Puppy Socialisation at a distance

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We all know it is important to socialise our puppies, but how is that possible during current times?

Let’s first consider what socialisation is. Commonly, when you hear the term socialisation, people envisage their puppy meeting lots of people and playing with other dogs. These are elements of socialisation, however, there is much more to it. Puppies have a sensitive period that lasts up to approximately 16 weeks of age, during which time they learn to accept new experiences including people, other dogs, sights, sounds and smells. By introducing our puppies in a positive way to as many experiences as we can we are helping them to grow up to be confident and well adjusted and to take new situations in their stride. 

Phin puppy

People and dogs

With the current social distancing guidelines of keeping 2 meters apart from each other the picture we had of our dog interacting with lots of people and dogs is not currently possible. Don’t despair, there is still lots we can do.

With the recent easing of Lockdown guidelines and the ability to go out to exercise as frequently as we want socialising your puppy will be a little easier than in previous weeks. Of course, your puppy still can’t directly interact with people and dogs but they can observe them at a safe distance of 2m or more. When out on your walks, if you see a person or dog (Of course at a safe distance of 2m or more away) and your puppy looks at them and remains calm, mark the calmness (‘good’, ‘yes’, click – whichever you are using to let your puppy know that they are doing well) and reward them with a treat, calm praise or play with them using their favourite toy. This will help your dog to see people and other dogs as a great thing and with the reward coming from you it means your dog remains focused on you.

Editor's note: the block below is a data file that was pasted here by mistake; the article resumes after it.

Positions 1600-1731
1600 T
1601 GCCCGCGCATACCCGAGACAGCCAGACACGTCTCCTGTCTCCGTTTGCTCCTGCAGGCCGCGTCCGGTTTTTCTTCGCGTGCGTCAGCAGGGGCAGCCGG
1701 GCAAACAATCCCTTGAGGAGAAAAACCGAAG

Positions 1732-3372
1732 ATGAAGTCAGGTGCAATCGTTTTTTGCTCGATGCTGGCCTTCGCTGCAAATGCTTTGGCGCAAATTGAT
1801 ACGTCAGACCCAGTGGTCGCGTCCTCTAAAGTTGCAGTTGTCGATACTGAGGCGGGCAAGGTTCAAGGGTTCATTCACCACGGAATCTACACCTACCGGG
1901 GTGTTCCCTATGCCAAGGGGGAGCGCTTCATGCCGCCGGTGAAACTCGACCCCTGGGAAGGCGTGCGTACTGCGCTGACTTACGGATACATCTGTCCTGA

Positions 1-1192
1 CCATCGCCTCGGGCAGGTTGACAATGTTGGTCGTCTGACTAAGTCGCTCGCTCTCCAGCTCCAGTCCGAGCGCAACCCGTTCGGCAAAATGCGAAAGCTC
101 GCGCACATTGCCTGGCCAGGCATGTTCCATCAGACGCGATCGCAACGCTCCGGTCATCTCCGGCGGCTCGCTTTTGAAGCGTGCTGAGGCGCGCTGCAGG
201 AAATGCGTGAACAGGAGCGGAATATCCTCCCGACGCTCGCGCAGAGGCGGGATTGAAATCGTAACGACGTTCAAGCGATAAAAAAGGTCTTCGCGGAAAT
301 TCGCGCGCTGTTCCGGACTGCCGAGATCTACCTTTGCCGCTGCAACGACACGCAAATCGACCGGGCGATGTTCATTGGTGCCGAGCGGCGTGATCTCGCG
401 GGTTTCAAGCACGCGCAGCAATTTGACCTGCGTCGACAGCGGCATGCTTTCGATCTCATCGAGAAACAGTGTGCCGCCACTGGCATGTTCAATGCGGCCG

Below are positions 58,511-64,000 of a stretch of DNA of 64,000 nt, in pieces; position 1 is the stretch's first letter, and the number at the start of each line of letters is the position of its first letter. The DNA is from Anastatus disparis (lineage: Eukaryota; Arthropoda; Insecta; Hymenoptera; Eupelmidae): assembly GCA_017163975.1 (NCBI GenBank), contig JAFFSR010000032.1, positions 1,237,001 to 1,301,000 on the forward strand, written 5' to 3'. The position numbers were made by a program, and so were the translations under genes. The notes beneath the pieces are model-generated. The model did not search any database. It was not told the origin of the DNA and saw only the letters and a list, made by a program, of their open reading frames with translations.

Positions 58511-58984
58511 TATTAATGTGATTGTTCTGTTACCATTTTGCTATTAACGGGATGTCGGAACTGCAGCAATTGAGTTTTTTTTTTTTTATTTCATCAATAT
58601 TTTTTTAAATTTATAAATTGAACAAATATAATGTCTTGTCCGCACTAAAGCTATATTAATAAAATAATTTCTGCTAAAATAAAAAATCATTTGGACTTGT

You can also get your dog used to things such as people wearing sunglasses, hats, umbrellas etc – time to start dressing up at home! Currently it is definitely worth getting your puppy used to people wearing masks; if you don't have a mask at home, you can always make one from a scarf. Again, always make sure this is a positive experience. 

Pup socialisation behav collectivePup socialisation behav collective 2


Even before your puppy is able to go out on walks you can start to accustom them to a wide range of sounds. For example you can download sounds such as traffic noises, children, domestic noises and fireworks (Sound therapy from Dog's Trust - these are free to download). Make sure that you start these off at a VERY low volume, if your dog doesn’t react, then reward them. Over time you can gradually increase the volume. It is critical that this is a positive experience for your dog. You will also need to get your puppy used to household sounds such as the washing machine and hoover. Begin this with your puppy in a different room so it isn’t too loud.

Once your puppy is out on walks you can take them to places where they will hear these sounds in ‘real life’. Remember we want this to be a positive experience so the first time you walk them near a road try to pick a quite road so it is not too much for them. As well as the sound of traffic they also have to learn to deal with the movement of traffic going past.

Under Foot

Our dog’s experience the world in lots of different ways and one is by touch as they go everywhere with bare feet. Try to get your puppy used to a variety of surfaces in a really positive way. You can start this as soon as you get your puppy in the safety of your house. Try to think of as many as you can, here are a few ideas to get you started: tiles, laminate, carpet, grass.

Other animals

If possible it is good for your puppy to see other animals (Such as horses, sheep, cats) at a safe distance and of course with your puppy on lead and ensuring that the other animal is comfortable with you doing this.

Time alone

When we first get a puppy it is natural to want to spend all our time with them, it is however vital that your puppy is content being left alone whilst you go out. We don’t want to be leaving them for long periods of time, but do want to ensure that they will relax whilst you go out. Initially, start with very short periods of time (A few seconds) and then gradually build this up. If this is an area you are struggling with get in touch.  

We’ve discussed a range of experiences to accustom your puppy to, but the list isn’t exclusive, when you have a moment, sit down with a cuppa and make a list of all the experiences you would like your puppy to experience. Remember that it is vital that your puppy has enjoyable experiences.


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